Another one that I like is you can set the "swing" for how tight it maintains the temp. Comfort would keep that as a small value, but I'm cheap (and want to minimize heat/cool cycles on the furnace) so I have it set to hold ±2degrees. It's fine, saves wear and tear on the furnace and with this old beast- that's important to me too !

Armed Texan said...

I have two Nest thermostats, upstairs and downstairs. They work wonderfully together. The auto-away function is really what you are asking for. The big down side is remembering to turn it off before or during the drive home if it occurs outside of your normal schedule. (For example, you went to a party a few miles away on an evening when you are typically at home. You will want to bring up the thermostat controls on your phone to kick it out of away mode before you leave so that your home will heat up before you arrive.)

As for the security concerns, if you are doing online banking, you have much more to worry about than any information or control a hacker can take from your Nest account. And hopefully, now that they are owned by Google, Nest will enact multi-factor authentication.

ken said...

Not a technical recommendation, but check your electric/gas company's website. They frequently have rebates or discounts on programmable thermostats.

Knucklehead said...

I have a honeywell in my house and installed one in my daughter's home. They work just fine. You can spend a sizable chunk of change on them, I went with the $50 or so type.

Sigivald said...

For that level of programmable ("basic schedule of hours and days") I'm really surprised you don't already have one.

Any $50 Honeywell should do that.

Go for one of the Networked Thermostats if you care about automation rather than a set-and-forget program.

Bubblehead Les. said...

Go with the Honeywell. Heck, I used to build them, and Quality Control is HIGH.

Ted said...

The Nest thermostats are neat tech. BUT.

Expensive
Don't always play well with some furnaces and a/c. Systems

Take time for the system to learn your schedule.

OTOH. Talks to the nest fire and smoke alarms

The web app works well. ( but I will admit that I rerely actually use it to adjust the temp before coming home ).

,,,,,,,, and it looks a lot nicer than our old Honeywell

Nancy R. said...

Make sure you get one that is compatible with your heating system. Thermostats for heat pumps are different, and more expensive than ones for oil heat, for example.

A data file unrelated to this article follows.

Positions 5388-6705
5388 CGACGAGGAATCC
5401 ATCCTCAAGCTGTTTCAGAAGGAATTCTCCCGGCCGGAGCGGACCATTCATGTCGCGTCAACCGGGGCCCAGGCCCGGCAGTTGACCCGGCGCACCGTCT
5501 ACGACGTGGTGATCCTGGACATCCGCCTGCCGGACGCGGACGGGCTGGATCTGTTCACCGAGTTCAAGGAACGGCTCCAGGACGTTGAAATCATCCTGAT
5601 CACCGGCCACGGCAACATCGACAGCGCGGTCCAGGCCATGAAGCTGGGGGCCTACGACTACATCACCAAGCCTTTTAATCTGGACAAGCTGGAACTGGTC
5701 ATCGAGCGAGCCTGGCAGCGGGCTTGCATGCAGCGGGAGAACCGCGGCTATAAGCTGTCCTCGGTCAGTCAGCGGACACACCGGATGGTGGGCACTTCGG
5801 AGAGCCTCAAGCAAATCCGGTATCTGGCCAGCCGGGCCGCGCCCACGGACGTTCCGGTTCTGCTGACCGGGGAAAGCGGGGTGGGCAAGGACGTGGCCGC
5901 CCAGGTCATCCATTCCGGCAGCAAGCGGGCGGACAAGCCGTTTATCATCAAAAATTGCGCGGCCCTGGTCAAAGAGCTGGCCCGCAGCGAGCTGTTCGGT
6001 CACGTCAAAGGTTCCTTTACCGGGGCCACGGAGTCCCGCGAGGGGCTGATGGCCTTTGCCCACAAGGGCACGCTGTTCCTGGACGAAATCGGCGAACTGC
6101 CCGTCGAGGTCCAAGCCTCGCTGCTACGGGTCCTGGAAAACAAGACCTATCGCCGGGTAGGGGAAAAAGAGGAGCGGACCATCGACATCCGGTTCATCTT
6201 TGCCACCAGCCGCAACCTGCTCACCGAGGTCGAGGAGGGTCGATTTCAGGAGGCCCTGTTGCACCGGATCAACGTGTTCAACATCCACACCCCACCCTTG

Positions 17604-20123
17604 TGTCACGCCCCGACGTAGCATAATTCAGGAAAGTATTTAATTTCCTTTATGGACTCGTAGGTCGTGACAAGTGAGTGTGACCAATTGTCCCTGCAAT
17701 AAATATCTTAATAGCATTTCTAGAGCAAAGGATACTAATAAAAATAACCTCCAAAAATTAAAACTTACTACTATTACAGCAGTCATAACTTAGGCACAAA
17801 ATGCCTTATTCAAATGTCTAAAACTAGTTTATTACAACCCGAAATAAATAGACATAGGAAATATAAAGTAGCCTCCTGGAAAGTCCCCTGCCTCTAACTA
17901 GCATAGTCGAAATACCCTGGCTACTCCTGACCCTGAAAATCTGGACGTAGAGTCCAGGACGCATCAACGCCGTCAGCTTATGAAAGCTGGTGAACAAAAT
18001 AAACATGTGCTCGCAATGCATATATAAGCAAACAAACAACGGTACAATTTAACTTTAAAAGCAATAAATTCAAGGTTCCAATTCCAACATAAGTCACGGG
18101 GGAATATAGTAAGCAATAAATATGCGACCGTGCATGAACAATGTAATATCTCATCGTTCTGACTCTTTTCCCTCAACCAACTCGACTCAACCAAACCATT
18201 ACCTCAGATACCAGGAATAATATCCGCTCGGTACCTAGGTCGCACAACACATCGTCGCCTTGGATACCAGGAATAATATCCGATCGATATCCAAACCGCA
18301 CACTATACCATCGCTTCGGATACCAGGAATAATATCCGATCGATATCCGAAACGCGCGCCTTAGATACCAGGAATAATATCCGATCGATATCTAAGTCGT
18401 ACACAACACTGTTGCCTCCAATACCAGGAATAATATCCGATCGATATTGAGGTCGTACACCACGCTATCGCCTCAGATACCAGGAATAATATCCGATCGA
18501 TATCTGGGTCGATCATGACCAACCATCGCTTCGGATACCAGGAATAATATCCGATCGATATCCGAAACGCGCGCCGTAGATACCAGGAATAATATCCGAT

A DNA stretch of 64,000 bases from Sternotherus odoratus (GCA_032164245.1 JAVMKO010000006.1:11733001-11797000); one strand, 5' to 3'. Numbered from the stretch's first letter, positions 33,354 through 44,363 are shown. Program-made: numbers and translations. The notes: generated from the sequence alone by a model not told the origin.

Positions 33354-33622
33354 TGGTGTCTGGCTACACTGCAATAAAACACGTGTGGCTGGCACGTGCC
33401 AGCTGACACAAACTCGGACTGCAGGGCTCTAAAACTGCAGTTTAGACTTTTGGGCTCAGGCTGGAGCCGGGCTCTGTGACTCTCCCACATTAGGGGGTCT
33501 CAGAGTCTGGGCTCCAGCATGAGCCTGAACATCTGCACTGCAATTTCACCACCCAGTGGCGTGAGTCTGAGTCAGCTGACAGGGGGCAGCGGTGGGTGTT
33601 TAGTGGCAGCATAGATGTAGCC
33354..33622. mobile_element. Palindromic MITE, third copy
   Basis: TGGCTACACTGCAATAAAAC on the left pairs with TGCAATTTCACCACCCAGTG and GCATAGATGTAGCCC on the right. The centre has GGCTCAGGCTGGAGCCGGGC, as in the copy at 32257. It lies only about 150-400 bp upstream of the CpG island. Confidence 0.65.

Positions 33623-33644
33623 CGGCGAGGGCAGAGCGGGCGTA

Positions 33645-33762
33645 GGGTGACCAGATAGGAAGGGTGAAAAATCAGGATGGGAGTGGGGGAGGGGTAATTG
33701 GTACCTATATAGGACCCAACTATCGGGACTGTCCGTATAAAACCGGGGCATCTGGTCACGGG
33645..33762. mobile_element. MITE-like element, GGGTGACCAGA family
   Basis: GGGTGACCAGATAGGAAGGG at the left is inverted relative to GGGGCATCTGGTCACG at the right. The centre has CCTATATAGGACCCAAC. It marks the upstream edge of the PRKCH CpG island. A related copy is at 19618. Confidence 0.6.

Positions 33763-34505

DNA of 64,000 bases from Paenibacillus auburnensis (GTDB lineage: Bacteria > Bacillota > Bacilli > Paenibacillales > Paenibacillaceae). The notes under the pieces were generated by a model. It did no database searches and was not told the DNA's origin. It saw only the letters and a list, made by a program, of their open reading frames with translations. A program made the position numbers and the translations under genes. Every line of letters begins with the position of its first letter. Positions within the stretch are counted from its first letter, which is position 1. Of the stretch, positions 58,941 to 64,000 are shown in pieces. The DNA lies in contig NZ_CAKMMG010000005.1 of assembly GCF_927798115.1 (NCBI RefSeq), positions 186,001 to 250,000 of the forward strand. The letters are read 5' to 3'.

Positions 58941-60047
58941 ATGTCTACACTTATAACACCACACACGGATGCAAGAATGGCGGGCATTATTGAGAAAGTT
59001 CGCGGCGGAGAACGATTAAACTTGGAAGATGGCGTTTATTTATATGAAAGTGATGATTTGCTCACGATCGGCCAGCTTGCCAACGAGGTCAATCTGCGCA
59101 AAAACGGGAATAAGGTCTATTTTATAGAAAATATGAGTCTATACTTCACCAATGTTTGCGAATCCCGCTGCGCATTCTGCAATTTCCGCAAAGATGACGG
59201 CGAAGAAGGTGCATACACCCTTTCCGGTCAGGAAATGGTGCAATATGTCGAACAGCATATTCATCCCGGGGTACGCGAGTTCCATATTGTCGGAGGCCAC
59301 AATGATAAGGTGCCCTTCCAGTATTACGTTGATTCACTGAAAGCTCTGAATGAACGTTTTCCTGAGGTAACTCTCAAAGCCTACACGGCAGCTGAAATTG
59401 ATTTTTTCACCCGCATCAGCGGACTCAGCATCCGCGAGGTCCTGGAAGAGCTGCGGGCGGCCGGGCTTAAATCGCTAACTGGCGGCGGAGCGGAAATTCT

Jennifer said...

Pretty sure ours is a Honeywell. Does great and I installed it myself.

Sevesteen said...

Honeywell are cheap, available and work. Differences seem to be how many schedules--most will allow 4 changes per day. I've got a 1 day, does the same schedule every day. There are also 5+2, 5+1+1 and 7 day units that allow different schedules on different days of the week. Easy to install, should take about 15 minutes--biggest problem I had was that years of paint left a round dimple on the wall that the new thermostat didn't cover.

Mopar said...

While I think the Nest's are cool as hell, I just can't justify $250 for one that really isnt going to save me a whole lot more than my programmable Honeywell that I purchased for like $30 on sale at Home Depot 7-8yrs ago. BTW, my parents still have the Honeywell programmable my father bought must be about 35yrs ago now to upgrade the old mechanical dial type.

Mopar said...

Oh, and I don't know about anyone else, but we actually like the temps lower for sleeping in the winter. So the thermostat kicks the temp down 6 degrees at bed-time (later on weekend nights than work days) and raises it back up just before we wake up (again, programmed different on weekends when we can sleep in). Then after everyone leaves for the day it goes way down until we get home.

phred said...

We are on our second programmable thermostat. the first one was branded 3M Filtrete. It was cheap, but only lasted about a year. We ran it off of AA batteries which died with far greater frequency than expected.

We've had a Honeywell for a few years now and have no complaints.

If you have a C wire you shouldn't have to use batteries. Our old thermostat used the standard three wires. There was a dead wire bundled along with. Some online research explained how it should be connected for use as a C wire, providing constant current.

DOuglas2 said...

Another vote for Honeywell. I pondered getting a second one so that I could keep one programmed for vacations and weekends away, and just swap it into place.
Mine is set for 60° overnight, and 68° for "awake and occupied" time. But the 1st 15 minutes of "awake" time in the morning are set to 73° -- once the air reaches that temperature, it very quickly falls back to 68 as the floors and furniture soak up the heat and get themselves up to 68°